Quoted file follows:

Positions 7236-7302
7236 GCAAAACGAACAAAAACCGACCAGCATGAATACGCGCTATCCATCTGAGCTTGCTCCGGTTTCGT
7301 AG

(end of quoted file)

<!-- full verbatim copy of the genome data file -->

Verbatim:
Positions 7236-7302
7236 GCAAAACGAACAAAAACCGACCAGCATGAATACGCGCTATCCATCTGAGCTTGCTCCGGTTTCGT
7301 AG